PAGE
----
Art/ Collection/ Art Object

[Two Young Men]

Unknown (American)
ca. 1850
Image: 10.8 x 8.3 cm (4 1/4 x 3 1/4 in.)
Credit Line:
Gift of Herbert Mitchell, 2001
Accession Number:
Not on view
Among the many momentous social transformations generated by photography's invention was the possibility of self-representation by a large variety of groups previously excluded from official portraiture. Seamstresses, carpenters, gold miners, and even the recently deceased sat for their official portraits, leaving behind an extremely valuable record of their anonymous, if not invisible, lives. This portrait shows two young men in a tender embrace, their thighs entwined, sharing a suggestive moment before the camera. Are they lovers? Perhaps, but more likely this photograph is an example of the natural and unselfconscious intimacy and physical contact that men enjoyed in a pre-Freudian era.
Inscription: Typed initials on paper label affixed to case back, C: "W.S.S."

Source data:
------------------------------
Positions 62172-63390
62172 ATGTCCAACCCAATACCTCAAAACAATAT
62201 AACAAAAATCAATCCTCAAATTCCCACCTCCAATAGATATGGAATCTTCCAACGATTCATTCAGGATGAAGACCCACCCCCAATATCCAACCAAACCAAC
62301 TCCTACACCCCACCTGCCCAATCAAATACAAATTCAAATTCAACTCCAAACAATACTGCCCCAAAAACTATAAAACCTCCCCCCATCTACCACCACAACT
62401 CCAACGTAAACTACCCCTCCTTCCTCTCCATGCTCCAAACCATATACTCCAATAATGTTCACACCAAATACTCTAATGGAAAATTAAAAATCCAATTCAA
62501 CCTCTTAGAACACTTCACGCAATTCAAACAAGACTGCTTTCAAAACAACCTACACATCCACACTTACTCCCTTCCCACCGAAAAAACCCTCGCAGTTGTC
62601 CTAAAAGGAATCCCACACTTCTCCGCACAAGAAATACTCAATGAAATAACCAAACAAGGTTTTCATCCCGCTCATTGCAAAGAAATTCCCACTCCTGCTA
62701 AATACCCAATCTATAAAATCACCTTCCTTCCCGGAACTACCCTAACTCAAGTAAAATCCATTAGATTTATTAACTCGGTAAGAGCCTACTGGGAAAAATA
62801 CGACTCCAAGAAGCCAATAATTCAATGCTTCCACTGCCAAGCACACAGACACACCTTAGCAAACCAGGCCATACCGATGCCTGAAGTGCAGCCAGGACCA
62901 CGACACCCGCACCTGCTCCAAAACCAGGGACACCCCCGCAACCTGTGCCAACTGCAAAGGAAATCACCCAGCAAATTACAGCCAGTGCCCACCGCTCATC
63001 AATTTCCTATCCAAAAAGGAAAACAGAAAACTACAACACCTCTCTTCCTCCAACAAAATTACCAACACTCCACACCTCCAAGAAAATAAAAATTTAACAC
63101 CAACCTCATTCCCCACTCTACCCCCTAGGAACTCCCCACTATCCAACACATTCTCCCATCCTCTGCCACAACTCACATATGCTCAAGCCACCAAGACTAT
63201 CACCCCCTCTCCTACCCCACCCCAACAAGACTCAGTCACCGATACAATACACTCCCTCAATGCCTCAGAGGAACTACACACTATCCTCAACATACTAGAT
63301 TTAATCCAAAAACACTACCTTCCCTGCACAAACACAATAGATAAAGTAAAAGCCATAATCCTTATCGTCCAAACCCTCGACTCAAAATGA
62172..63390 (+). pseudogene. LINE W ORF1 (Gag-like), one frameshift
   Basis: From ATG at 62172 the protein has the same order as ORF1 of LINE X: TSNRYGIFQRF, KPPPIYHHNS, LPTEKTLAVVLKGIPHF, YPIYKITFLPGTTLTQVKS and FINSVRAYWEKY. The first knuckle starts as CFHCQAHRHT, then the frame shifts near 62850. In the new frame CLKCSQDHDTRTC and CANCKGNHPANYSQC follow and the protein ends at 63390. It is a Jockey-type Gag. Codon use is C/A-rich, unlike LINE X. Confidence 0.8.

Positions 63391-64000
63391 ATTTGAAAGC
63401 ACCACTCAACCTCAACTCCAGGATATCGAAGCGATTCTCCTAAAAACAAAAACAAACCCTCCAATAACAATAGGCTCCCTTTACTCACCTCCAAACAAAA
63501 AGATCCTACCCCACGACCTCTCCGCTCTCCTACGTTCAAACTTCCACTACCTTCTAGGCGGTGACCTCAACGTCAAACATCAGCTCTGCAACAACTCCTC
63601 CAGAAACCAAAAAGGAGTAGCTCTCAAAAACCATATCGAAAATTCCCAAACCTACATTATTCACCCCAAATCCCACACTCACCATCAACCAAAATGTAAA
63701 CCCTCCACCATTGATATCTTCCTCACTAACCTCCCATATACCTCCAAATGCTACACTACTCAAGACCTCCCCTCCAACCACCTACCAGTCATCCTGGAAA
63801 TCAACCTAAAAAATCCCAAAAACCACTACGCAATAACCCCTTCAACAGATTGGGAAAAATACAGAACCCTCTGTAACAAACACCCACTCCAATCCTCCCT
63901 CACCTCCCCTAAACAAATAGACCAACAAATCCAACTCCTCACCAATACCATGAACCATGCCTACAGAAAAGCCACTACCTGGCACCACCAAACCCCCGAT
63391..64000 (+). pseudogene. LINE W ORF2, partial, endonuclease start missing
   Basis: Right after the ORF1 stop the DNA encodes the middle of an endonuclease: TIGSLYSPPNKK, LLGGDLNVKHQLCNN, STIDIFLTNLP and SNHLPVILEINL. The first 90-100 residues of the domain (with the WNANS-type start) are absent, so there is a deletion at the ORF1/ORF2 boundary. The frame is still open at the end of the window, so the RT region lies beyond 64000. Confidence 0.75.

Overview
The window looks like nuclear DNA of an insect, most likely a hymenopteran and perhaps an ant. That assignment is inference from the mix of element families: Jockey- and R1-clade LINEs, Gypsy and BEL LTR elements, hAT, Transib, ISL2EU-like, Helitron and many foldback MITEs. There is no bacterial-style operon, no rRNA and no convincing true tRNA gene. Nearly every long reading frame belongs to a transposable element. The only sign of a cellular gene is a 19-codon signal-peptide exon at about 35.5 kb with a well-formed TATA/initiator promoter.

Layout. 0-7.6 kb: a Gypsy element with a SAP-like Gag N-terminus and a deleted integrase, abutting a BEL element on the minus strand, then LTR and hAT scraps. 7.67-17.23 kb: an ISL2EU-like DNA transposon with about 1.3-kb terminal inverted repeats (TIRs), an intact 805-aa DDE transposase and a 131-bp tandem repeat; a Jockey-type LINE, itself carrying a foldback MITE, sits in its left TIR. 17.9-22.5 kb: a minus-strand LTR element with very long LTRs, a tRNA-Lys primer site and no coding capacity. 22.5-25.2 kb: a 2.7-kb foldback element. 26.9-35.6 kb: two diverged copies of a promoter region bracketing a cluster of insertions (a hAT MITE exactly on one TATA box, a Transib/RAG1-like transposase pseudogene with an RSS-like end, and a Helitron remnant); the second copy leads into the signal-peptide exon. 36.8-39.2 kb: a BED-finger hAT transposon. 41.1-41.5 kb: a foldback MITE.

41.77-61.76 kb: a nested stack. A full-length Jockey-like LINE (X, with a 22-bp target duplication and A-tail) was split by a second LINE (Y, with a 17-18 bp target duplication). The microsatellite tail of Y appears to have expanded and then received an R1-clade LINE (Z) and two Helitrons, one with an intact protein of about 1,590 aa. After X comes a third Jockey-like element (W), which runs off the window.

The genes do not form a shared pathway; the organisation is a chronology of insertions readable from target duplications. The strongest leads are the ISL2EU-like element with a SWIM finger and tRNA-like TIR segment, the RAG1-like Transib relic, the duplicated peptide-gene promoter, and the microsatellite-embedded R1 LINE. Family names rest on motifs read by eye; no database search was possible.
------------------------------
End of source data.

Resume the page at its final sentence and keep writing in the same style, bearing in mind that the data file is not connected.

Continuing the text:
Herbert Mitchell, New York

International Center of Photography. "Dear Friends: American Photographs of Men Together, 1840–1918," March 29, 2001–June 10, 2001.

The Metropolitan Museum of Art. "Old Faces and Places: American Photographs, 1845-1870," February 3, 2004–April 25, 2004.

Related Objects

[Group of 59 Studio Portraits]

Artist: Unknown (American) Date: 1930s–60s Medium: Gelatin silver prints Accession: 2015.307–.365 On view in:Not on view

[80 Wood, Metal and Cardboard Signs Collected by Walker Evans: Advertisements, Road Signs, Notices]

Date: collected 1960s–70s Medium: Mixed media Accession: 1994.264.110.1–.80 On view in:Not on view


Date: ca. 1900 Medium: silk Accession: X.712 On view in:Not on view

[Album of 28 Views of the Massachusetts Shoreline]

Artist: Unknown (American) Date: 1880s–90s Medium: Albums Accession: 1970.512 On view in:Not on view

San Francisco Earthquake and Fire - 1906

Artist: Unknown (American) Date: 1900s Medium: Albums Accession: 1970.503 On view in:Not on view